I believe providing affordable and reliable health care for working and middle class families is a moral responsibility. Let’s take the profit motive out of health care and also push personal responsibility”
Here are come couple of things the State of California can do:
Make All Health Care Providers Not-for-Profit Corporations
Switching all health care providers to become non-profit corporations would instantly change the culture of health care. As it exists today, for-profit health care providers need to maximize profits to share holders; that means they have an incentive to deny care by servicing areas where people have “Cadillac” insurance plans, or where they can offer expensive services such as dialysis or chemotherapy. Non-profit providers have no obligations to share holders, their key incentive is to provide better services and customers satisfied.
Create Low Cost Buying Pools
Some of the greatest costs in healthcare are in pharmaceuticals and medical devices. Like any other product, the cost goes down as you buy higher quantities. That’s called an economy of scale. By using the buying power of state government, we can save on traditionally expensive medical products. The State of California through the Department of Corporations can establish a buying pool where it purchases pharmaceuticals and medical devices at cut-rate costs. The State can then in turn sell those products to non-profit health providers at a significant discount. This practice is already used in many counties across California, but limited to certain types of health providers. Opening this process to all non-profits would lower healthcare costs overall.
Good Health Starts With Our Kids
As an educator, I have seen first hand the devastating affects of budget cuts on student performance. But one thing we very seldom consider is what affects those cuts have on student health. For instance, 20% of Los Angeles County students in grades 5, 7, and 9 are now obese. This costs our LA County $12-billion a year in healthcare costs and lost productivity. Imagine what another $12-billion dollars a year could do for our families. So what can be done? Well, it’s really a matter of priorities. We make our children healthier we need to:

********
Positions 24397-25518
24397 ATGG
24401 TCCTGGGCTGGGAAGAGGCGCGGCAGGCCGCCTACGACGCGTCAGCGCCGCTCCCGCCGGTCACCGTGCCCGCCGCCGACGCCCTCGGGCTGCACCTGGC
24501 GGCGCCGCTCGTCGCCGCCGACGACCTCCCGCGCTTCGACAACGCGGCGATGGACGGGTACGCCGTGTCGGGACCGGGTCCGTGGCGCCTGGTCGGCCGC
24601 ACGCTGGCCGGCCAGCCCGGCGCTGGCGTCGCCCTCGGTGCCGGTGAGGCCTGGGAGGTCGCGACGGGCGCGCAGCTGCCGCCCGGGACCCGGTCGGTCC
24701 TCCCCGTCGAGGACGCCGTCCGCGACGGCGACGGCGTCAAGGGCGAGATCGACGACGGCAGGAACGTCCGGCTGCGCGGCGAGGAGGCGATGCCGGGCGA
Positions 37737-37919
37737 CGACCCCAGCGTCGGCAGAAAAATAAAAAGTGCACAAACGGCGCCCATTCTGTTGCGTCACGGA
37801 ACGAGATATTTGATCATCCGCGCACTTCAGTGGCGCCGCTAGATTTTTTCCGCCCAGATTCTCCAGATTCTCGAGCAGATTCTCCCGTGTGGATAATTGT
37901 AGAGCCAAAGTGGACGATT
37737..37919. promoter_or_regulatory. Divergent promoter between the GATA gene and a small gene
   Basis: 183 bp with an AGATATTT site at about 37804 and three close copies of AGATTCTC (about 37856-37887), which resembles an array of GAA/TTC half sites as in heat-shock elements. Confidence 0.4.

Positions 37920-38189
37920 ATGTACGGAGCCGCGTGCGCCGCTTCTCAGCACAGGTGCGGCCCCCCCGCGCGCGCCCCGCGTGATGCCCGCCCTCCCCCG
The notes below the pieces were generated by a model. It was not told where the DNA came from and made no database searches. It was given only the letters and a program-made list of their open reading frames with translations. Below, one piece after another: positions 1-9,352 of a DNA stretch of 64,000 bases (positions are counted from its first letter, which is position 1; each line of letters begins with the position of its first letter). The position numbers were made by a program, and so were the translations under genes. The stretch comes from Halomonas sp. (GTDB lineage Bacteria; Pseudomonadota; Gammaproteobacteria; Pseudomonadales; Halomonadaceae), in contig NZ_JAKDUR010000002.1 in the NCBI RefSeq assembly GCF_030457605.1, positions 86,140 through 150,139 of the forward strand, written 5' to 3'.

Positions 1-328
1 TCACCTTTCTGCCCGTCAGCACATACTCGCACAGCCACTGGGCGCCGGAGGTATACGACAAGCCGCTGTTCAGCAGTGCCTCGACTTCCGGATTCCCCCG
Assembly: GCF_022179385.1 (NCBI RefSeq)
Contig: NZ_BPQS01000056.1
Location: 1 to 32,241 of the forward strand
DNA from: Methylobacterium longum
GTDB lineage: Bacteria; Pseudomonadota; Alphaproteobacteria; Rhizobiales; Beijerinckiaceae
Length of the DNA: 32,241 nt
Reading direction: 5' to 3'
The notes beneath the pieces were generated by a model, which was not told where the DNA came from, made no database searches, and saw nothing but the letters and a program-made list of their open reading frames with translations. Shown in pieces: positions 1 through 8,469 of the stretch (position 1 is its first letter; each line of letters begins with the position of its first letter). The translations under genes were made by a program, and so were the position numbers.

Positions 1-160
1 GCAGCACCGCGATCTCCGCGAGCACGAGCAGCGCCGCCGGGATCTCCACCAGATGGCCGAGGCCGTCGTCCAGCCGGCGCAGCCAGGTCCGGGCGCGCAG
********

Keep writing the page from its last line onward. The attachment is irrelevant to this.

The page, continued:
Bring back recess.
Many schools have canceled recess in favor of concentrating on studying for tests. This is short sighted and damaging. As a teacher, I know the positive affect a little exercise can have at calming and helping young people concentrate. Here’s a great website about a national campaign to rescue recess.
Expand gym class and integrate sports in elementary school.
Like recess, physical education classes are being cut back severely in many local schools. Studies show that kids that participate in sports have better time management and actually do better in school. We should integrate our local school sports programs with local youth leagues. Practice and games would be played on site at schools, making it easier for kids to participate in sports. The leagues could share costs with schools; leagues could charge entry fees or operate concession stands to help fund programs. We should also consider expanding beyond traditional sports like baseball, football, soccer and basketball, and include activities like golf, archery, and dance. Engaged students don’t get in trouble and do better in school. Here’s a great website that discusses ways to expand sports in local schools.